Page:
• Helvellyn Walk: Arguably the best walk in the Lake District, the ascent of Helvellyn via Striding Edge is a real bucket list hike. This dramatic ridge towers over the beautiful Red Tarn, offering fabulous views over Glenridding and Ullswater. Striding Edge is not for the faint of heart, and you might need to use your hands as you scramble to the top, but we think it’s one of the most rewarding hikes in the Lake District.
  • Fairfield Horseshoe Walk: The Fairfield Horseshoe is ideally located right next to the village of Ambleside, making it one of the more accessible, challenging hikes in the Lake District. This is a fairly long, strenuous hike, but once you’ve made it on to the ridge, the views make all the effort worthwhile. This Lake District walk is a real classic.
  • Haystacks Walk: Alfred Wainwright, the Lake District’s most famous rambler, is said to have favored Haystacks above all the region’s peaks. This route takes you up via Scarth Gap, covered in bluebells in springtime, all the way up to the stunning Innominate Tarn, where Wainwright’s ashes were scattered at his request. It’s a fitting resting-place for a man who loved these hills so much. Haystacks may not be the tallest mountain in the Lake District, but it’s certainly one of our favorite walks in the region.
  • Scafell Pike Walk: At 978 meters above sea level, Scafell Pike is the highest mountain in England, and should be on everyone’s hiking bucket list! This route goes via Ill Crag, making for a more enjoyable and interesting walk than the direct route straight to the top. You’ll pass by some classic Lake District scenery, with glassy tarns, craggy mountain passes, and dramatic, sweeping views.
  • Roman High Street Circular Walk: As far back as antiquity, people have been using the Lake District peaks as highways, and its most famous Roman road passes along the crest of a hill now known as High Street. This circular route will take you into a pristine, untouched valley, passing by Angle Tarn and Thornthwaite Crag. You’ll enjoy spectacular views over Windermere and the surrounding peaks, and it’s easy to imagine that you’re stepping back in time to a period when this would have been one of the most important highways in the north of England.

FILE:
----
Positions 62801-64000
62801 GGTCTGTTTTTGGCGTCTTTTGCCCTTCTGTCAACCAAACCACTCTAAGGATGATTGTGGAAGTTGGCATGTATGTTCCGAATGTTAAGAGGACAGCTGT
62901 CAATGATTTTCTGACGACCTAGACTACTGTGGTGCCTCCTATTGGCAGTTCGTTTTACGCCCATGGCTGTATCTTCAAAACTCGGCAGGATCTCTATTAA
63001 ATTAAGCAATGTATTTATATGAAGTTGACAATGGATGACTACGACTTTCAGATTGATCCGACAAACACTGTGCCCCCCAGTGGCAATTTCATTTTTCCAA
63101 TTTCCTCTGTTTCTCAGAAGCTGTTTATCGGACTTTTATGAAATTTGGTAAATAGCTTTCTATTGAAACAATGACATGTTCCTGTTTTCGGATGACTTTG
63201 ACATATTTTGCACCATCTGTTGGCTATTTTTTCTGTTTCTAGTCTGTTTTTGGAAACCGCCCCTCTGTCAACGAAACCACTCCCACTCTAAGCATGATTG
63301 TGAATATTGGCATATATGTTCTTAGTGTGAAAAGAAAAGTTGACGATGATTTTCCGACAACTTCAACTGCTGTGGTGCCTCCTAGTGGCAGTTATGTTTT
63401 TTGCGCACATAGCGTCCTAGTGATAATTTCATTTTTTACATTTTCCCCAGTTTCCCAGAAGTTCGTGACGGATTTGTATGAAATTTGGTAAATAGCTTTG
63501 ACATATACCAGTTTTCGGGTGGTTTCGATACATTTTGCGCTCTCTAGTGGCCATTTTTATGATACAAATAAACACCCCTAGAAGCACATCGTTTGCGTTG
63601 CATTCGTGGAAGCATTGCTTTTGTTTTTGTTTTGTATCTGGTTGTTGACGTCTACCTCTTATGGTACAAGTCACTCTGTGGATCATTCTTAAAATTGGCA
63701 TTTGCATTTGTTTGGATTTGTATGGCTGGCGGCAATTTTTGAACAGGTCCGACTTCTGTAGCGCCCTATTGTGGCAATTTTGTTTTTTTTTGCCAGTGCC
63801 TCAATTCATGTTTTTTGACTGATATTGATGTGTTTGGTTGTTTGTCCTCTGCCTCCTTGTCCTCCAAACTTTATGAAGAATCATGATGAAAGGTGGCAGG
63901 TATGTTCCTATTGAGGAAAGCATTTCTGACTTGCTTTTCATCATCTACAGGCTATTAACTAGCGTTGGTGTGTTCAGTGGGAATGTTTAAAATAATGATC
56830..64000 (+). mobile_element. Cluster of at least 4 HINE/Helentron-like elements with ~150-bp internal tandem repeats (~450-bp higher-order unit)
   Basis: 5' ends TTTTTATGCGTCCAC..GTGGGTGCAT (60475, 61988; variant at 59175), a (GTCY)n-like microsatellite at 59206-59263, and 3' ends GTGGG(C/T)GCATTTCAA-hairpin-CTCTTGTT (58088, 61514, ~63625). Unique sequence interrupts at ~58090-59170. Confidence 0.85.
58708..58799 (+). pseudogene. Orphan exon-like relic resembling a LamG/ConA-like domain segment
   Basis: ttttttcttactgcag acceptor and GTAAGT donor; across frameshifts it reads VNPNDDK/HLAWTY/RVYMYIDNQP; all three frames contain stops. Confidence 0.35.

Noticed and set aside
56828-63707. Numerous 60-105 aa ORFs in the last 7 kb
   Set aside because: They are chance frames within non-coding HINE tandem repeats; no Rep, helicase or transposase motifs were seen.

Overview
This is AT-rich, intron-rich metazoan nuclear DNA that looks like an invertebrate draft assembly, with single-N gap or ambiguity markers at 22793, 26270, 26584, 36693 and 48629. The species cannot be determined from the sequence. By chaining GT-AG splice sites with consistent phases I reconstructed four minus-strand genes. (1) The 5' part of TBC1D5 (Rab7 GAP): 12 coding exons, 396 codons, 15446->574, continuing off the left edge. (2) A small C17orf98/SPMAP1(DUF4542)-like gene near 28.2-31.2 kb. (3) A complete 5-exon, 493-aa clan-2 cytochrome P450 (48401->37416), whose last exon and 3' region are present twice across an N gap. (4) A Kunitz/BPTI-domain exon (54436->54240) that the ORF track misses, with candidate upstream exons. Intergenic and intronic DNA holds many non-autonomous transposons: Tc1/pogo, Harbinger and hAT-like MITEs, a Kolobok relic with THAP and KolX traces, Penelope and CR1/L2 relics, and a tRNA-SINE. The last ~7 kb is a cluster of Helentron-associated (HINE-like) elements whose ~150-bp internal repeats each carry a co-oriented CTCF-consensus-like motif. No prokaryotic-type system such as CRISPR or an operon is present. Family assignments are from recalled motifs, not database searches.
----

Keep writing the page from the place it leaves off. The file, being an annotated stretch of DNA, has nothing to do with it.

• Mosedale Horseshoe Walk: The Mosedale Horseshoe is a challenging walk through some of the most beautiful scenery that England has to offer. It’s located in a fairly remote corner of the Lake District, meaning that you’re less likely to be bothered by the crowds, and the drive to the starting point of the walk is a pleasure in itself! The summit of Black Crag makes all the effort worthwhile, and you can enjoy a refreshing pint at the Wasdale Head Inn at the end of your walk.

When Is The Best Time To Walk In The Lake District?

It’s possible to go walking in the Lake District at any time of year, and there are plenty of low-level, accessible trails that you can walk along, whatever the weather! In the winter months the higher peaks can be cold, covered in ice, and foggy, so take care not to attempt challenging peaks in bad weather. Nevertheless, a bracing winter walk in the Lakes can be a very rewarding experience, and there’s nothing better than curling up next to the fire in a country pub after a day out on the wild, blustery fells.

The fell-walking season runs from April to October, and the region can get very busy and crowded in the summer months. Although the weather is spectacular, the roads and towns are packed with tourists, and you may find yourself jostling for space on some of the more popular trails. As a result, we’d recommend visiting in spring or autumn, just before the season kicks in, or after most of the visitors have gone home. You’ll enjoy beautiful flowers in springtime, and rich autumn colors in the fall, and the trails will be much less crowded. Whatever time of year you choose, the weather in the Lake District can be unpredictable, so come prepared, and always check the latest forecasts before you head out on to the trail. Even still, you should always be able to find a few Lake District walks to meet your needs, no matter the time of year!

Best Regions For Walking In The Lake District

Most visitors to the Lake District flock to the region around Windermere and Ambleside, where there are plenty of activities on offer and facilities for tourists. This part of the Lake District offers some fantastic walking trails, but can be very crowded in the peak season. For a quieter experience, we’d recommend heading to the Western Lakes, and the area around Eskdale and Wasdale Head. You’ll find stunning lakes, green rolling hills, and wild fells, and plenty of fantastic walking opportunities. The northern part of the region, close to Keswick, also offers some wonderful hiking trails, including the picturesque peaks around Buttermere.